The sordid history of Trinity’s uranium fuel

Uranophane in malachite specimen from the Shinkolobwe mine

In addition to the impact the first atomic explosion, Trinity, had on communities near where the bomb was detonated, it also had impact on the uranium mining communities where its fuel came from, including the Congo in Africa. Two-thirds of the uranium for Trinity came from a 24-story deep mine in Katanga, called Shinkolobwe. The Congolese had already suffered under Belgian colonial policies that drove famine and disease and killed millions.

In Wired, author Ngofeen Mputubwele recounts a specific scene in the movie Oppenheimer: “As the marbles steadily filled the bowl onscreen, I kept seeing what was missing: Black miners hauling earth and stone to sort piles of radioactive ore by hand.”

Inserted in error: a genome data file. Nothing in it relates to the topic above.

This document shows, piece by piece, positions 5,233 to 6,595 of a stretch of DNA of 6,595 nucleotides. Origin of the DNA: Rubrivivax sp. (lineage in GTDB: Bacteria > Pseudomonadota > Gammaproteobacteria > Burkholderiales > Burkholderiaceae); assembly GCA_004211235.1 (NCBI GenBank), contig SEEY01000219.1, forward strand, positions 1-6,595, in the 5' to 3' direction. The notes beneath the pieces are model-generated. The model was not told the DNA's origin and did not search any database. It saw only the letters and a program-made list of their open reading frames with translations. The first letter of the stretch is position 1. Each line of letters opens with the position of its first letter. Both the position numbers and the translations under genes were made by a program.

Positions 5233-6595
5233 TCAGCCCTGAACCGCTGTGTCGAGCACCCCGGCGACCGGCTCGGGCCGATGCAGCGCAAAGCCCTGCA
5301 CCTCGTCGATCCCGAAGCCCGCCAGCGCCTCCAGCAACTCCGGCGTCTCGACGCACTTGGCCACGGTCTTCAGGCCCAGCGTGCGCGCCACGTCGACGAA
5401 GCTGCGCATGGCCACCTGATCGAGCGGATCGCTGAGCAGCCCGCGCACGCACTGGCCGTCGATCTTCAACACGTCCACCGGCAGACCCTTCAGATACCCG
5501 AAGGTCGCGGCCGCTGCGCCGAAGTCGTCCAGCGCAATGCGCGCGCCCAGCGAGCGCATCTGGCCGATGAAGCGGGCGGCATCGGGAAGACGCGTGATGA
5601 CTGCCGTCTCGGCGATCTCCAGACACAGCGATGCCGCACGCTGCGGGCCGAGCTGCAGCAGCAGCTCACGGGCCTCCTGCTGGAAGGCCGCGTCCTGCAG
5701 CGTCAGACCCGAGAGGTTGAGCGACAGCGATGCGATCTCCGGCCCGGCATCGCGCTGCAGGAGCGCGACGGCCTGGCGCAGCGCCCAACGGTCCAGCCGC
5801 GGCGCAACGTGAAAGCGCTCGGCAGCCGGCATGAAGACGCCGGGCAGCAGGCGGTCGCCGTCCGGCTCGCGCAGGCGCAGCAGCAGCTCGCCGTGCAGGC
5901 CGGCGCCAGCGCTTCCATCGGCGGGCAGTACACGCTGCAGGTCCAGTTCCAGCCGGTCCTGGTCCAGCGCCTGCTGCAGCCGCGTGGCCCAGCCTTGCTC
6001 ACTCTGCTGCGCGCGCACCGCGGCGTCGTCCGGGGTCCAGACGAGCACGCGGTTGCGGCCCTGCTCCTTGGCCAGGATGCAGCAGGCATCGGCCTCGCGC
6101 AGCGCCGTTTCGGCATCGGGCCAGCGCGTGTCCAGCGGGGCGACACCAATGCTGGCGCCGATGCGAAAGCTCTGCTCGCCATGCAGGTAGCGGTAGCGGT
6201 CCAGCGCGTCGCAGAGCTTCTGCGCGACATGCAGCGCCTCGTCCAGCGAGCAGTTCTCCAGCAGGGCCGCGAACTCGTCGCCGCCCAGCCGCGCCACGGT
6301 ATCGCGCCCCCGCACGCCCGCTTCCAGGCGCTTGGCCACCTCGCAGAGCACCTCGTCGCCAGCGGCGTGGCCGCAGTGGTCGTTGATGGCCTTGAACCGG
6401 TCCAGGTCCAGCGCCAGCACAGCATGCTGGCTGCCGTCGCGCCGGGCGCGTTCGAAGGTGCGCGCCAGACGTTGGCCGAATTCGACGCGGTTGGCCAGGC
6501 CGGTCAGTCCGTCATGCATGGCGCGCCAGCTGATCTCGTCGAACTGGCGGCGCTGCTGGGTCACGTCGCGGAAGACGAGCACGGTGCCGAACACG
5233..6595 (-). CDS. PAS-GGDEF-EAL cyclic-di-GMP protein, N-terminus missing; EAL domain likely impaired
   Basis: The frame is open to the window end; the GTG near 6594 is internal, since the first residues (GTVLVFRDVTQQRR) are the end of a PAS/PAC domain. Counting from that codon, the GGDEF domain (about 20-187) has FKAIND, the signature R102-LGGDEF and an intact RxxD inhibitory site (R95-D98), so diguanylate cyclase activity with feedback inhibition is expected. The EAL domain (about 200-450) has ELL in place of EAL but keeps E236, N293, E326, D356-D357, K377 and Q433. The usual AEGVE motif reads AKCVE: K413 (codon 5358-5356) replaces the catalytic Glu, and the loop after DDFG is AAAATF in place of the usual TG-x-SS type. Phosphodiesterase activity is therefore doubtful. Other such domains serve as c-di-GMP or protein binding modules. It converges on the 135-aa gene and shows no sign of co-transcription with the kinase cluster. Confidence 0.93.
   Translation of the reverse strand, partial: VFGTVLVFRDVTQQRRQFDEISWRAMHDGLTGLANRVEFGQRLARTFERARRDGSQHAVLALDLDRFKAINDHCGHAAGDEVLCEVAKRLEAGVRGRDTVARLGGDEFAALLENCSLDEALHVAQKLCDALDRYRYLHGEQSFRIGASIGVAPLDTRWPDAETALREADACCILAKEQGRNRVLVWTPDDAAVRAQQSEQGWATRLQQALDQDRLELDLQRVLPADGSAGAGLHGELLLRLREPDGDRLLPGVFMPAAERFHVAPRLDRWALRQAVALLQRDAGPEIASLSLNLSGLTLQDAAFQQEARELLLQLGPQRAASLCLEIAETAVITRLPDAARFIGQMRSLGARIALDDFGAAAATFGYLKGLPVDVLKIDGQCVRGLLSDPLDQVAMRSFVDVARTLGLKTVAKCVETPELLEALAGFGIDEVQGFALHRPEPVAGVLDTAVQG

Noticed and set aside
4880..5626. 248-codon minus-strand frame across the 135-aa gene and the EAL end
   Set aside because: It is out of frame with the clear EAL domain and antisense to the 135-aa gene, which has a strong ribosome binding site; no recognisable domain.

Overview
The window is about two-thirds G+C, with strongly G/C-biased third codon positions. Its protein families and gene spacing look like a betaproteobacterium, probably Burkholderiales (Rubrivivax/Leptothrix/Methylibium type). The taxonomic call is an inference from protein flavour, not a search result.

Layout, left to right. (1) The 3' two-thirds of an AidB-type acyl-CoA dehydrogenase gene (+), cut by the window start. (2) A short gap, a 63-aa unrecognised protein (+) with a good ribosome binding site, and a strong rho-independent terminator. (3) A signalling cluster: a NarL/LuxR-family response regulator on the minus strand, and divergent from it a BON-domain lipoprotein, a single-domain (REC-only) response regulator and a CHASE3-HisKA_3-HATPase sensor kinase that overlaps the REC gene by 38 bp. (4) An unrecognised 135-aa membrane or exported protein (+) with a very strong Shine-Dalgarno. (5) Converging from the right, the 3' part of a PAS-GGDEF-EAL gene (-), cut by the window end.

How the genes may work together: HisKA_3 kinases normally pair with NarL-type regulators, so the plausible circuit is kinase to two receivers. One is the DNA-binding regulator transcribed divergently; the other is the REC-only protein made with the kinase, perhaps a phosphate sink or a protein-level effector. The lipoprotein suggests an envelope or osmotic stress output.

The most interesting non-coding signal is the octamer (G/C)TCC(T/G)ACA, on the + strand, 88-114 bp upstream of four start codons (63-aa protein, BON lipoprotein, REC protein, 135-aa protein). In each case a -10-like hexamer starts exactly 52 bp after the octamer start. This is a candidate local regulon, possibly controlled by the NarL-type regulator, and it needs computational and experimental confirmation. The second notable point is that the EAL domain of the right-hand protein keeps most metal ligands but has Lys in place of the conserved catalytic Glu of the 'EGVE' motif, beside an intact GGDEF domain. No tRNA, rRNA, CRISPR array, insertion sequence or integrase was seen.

Mputubwele goes on to recount stories and history from the sordid and inhumane relationship between bomb-builders and the people in the Congo, tortured and forced to live in what were essentially prison camps, in order to work the mine that eventually yielded the uranium, or as the miners called it, “flamboyant stones” for the bomb.

The mines had begun to dig up radium, leaving uranium, then thought of as a waste product, was brought to the surface and stored. The uranium ore from Katanga was much richer than other mines and became a covetous focal point during World War II for both the Axis and the Allies. The radioactive contamination from this mining still permeates the environment. Photo is of Uranophane in malachite specimen from the Shinkolobwe mine.

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